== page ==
before they are anxious to leave it.
There does not appear to be any
good reason why a man's love for
slumber should cause friction in the
household. It would seem an easy
problem to arrange the breakfast hour
to suit without denying to the suppos
ed head of the establishment the right
to enjoy a reasonable amount of this
great blessing, this necessary prepar
ation for the work of the day. No man
should allow himself to be made a
slave of the kitchen, a serf to the
breakfast bell. He should insist on
his right to sleep as long as he choos
es and should tolerate no interference
with the right.
Boston Transcript: A minister in
New York declares that alcoholism
among women is alarmingly on the in
crease, and that the feature of the re
public is thereby in danger. This sen
sational lament is getting to be as
regular as it is unfounded in fact. It
is getting to be the fashion to make
accusations of social corruption which
everyday experience shows are both
hasty and exaggerated. The cause of
temperance generally is making good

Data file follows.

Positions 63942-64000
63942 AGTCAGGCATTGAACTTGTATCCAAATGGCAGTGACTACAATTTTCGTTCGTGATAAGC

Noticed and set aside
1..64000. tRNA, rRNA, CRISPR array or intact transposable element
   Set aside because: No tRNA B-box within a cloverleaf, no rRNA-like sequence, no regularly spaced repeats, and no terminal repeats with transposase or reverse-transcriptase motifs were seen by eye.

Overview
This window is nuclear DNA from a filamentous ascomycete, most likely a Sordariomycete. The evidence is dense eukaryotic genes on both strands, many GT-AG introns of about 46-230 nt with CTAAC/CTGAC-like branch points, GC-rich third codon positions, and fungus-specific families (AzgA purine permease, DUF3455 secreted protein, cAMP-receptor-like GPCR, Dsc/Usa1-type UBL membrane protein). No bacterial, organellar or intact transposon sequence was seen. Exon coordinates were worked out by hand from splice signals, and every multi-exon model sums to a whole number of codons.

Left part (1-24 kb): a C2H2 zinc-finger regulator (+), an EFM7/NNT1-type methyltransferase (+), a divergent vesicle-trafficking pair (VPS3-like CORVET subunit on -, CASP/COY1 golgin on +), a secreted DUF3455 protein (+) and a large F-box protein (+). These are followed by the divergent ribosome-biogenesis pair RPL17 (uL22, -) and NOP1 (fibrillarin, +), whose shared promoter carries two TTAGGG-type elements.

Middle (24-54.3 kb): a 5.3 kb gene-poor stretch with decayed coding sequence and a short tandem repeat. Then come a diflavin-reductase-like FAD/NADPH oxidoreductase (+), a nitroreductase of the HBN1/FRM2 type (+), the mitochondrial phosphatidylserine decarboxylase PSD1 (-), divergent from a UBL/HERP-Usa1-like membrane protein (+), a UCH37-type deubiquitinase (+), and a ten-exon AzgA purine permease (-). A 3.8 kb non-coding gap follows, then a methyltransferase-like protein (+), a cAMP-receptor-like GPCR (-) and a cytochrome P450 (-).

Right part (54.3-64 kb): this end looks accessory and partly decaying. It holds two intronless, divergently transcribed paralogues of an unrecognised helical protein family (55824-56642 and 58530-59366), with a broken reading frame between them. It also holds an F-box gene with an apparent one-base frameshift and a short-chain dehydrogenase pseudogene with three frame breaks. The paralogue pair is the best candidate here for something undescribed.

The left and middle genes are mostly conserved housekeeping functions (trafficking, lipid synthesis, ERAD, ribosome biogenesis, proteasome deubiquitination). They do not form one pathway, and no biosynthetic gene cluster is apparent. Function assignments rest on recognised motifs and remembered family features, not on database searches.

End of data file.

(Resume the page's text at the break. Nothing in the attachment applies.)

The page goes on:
headway in these times; all statistics
show a commendable improvement in
the spirit of the age in its attitude to
ward drunkenness, and it is a libel on
American womanhood to assert that
drunkenness is getting to be an habit
ual feminine vice. But as few pay any
serious attention to such charges, per
haps no great harm is done by their
periodical reiteration by those in want
of sensational topics for public utter
Wall Street Journal: Thomas B.
Reed, some ten or fifteen years ago,
called this "a billion-dollar country."
This will have to be amended to read
"a three-billion-dollar country." Ev
erything has expanded immensely. Fif
teen bars ago, for instance, our for
eign commerce aggregated only about
$1,500,000,000. The figures given out
yesterday from Washington show that
the total commerce in 1905 was $2,
Regular Annual Meeting.
Office of the Donovan-McCormick
Company, Billings, Montana, Janu
ary 23rd, 1906.
Notice is hereby given that the
regular annual meeting of the Stock
holders of the Donovan-McCormick
Company will be held at the office of
the said company in Billings, Mon
tana, on the 12th day of Febraury,
1906, at 2 o'clock P. M., for the elec
tion of directors and officers for the
ensuing year, and for the transaction
of such other business as may come
properly before that meeting.
Signed T. C. POWER,
Attest, J. WARD HUSE,
Secretary. 78-4
Latest styles in job printing at the
Guette otfce.
I' '--·-- ---·-